At the pressconference at JFK airport, on virgin soil, they do their by-now fully developed thing: four mouths in a row, four bobbing heads, four sets of speculative-aggressive eyes. Unnerving polyphonic comedy. The atmosphere in the room is boisterous, the questions fatuous. How much money do you expect to take out of this country?
How many are bald, if you have to wear those wigs? Are you for real? “Come and have a feel.” That could only be John: the spark-jump into rhyme, the louche challenge. George, meanwhile, looking darkly French as he sometimes does, is warding off idiot black magic with a totemic cigarette. Two days later they’re onThe Ed Sullivan Show, the Beatles in black and white, glimmering weirdly. Paul and George are sexual stick men; John, bandy-legged rock-and-roll portal, is meatier, bouncing on shit-kicker thighs; Ringo, the absurdist Beatle, syncopates his hair and stirs his drum kit with a distant smile, as if resigned and reconciled already to the madness. And spreading away from these four men, continent-wide, a conflagration of screams. It’s been 50 years since the switch was flipped on American Beatlemania—perhaps the purest Beatlemania there ever was, certainly the most virulent—and torrents of analysis commemorate the occasion.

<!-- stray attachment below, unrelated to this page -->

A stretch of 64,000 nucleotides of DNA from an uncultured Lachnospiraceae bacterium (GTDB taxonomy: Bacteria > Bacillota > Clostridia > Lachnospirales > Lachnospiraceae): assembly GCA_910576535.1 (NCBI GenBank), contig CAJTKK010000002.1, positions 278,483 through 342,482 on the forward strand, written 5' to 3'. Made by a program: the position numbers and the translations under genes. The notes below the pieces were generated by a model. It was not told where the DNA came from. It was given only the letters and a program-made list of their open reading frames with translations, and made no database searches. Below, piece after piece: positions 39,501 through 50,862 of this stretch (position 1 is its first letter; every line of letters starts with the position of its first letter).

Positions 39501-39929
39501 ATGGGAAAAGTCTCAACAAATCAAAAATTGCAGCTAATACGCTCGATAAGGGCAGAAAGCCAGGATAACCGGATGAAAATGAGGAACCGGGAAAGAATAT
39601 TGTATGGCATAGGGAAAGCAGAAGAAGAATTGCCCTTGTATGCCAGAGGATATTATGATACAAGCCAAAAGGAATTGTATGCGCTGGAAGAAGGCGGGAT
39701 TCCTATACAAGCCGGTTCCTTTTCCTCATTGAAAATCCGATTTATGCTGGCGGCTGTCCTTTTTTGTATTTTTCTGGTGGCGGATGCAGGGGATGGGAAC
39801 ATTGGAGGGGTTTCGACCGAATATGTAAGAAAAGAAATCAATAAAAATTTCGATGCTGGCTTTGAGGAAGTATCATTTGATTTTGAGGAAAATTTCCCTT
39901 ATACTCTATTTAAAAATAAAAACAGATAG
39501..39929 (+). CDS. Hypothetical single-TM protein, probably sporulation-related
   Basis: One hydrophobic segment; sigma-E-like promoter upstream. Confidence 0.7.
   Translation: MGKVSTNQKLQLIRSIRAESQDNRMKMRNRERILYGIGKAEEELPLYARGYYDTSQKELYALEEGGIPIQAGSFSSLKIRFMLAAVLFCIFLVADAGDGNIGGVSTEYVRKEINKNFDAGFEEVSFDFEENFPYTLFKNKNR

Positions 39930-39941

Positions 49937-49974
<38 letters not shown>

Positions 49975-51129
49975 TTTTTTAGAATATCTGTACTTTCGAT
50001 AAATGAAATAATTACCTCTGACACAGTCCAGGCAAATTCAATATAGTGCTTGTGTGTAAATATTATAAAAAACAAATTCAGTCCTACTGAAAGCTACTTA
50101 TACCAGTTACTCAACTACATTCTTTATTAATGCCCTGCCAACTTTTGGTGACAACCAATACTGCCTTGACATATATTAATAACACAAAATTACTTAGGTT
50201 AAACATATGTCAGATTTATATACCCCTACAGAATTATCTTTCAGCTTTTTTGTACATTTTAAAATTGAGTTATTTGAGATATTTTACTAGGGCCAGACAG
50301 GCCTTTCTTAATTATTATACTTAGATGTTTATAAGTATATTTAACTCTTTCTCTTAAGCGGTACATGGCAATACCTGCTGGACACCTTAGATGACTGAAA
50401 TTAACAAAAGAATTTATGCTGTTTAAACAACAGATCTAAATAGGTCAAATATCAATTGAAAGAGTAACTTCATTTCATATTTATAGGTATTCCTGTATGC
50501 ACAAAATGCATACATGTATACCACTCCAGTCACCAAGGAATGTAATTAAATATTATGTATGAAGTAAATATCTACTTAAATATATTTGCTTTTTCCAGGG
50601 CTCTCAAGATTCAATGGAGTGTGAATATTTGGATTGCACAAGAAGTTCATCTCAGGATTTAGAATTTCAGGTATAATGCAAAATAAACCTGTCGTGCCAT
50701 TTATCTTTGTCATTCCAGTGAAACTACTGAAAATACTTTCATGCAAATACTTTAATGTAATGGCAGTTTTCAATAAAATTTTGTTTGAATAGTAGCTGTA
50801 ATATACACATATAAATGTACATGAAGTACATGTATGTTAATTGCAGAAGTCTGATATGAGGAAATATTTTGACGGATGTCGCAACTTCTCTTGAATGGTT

Source: The Atlantic
Photo Credit: Trinity Mirror/Mirrorpix/Alamy